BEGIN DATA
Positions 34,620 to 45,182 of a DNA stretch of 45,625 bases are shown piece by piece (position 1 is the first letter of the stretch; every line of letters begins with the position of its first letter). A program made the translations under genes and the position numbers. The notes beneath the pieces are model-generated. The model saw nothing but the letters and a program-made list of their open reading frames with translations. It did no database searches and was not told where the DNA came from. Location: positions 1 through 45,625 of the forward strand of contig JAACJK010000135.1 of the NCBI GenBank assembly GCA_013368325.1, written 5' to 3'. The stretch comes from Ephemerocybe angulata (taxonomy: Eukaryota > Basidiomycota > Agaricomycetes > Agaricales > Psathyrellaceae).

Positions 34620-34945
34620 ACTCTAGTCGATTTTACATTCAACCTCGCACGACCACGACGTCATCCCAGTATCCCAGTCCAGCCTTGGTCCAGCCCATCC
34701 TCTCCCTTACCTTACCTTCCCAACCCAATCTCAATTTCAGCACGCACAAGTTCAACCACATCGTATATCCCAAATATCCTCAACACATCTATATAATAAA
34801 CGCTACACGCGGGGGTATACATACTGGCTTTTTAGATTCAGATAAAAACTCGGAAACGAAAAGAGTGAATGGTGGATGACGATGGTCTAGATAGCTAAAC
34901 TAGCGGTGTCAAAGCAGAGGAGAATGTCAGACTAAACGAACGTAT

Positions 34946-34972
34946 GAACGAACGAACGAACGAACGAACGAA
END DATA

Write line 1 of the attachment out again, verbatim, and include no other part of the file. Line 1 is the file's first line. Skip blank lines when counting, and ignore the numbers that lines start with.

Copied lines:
Positions 34,620 to 45,182 of a DNA stretch of 45,625 bases are shown piece by piece (position 1 is the first letter of the stretch; every line of letters begins with the position of its first letter). A program made the translations under genes and the position numbers. The notes beneath the pieces are model-generated. The model saw nothing but the letters and a program-made list of their open reading frames with translations. It did no database searches and was not told where the DNA came from. Location: positions 1 through 45,625 of the forward strand of contig JAACJK010000135.1 of the NCBI GenBank assembly GCA_013368325.1, written 5' to 3'. The stretch comes from Ephemerocybe angulata (taxonomy: Eukaryota > Basidiomycota > Agaricomycetes > Agaricales > Psathyrellaceae).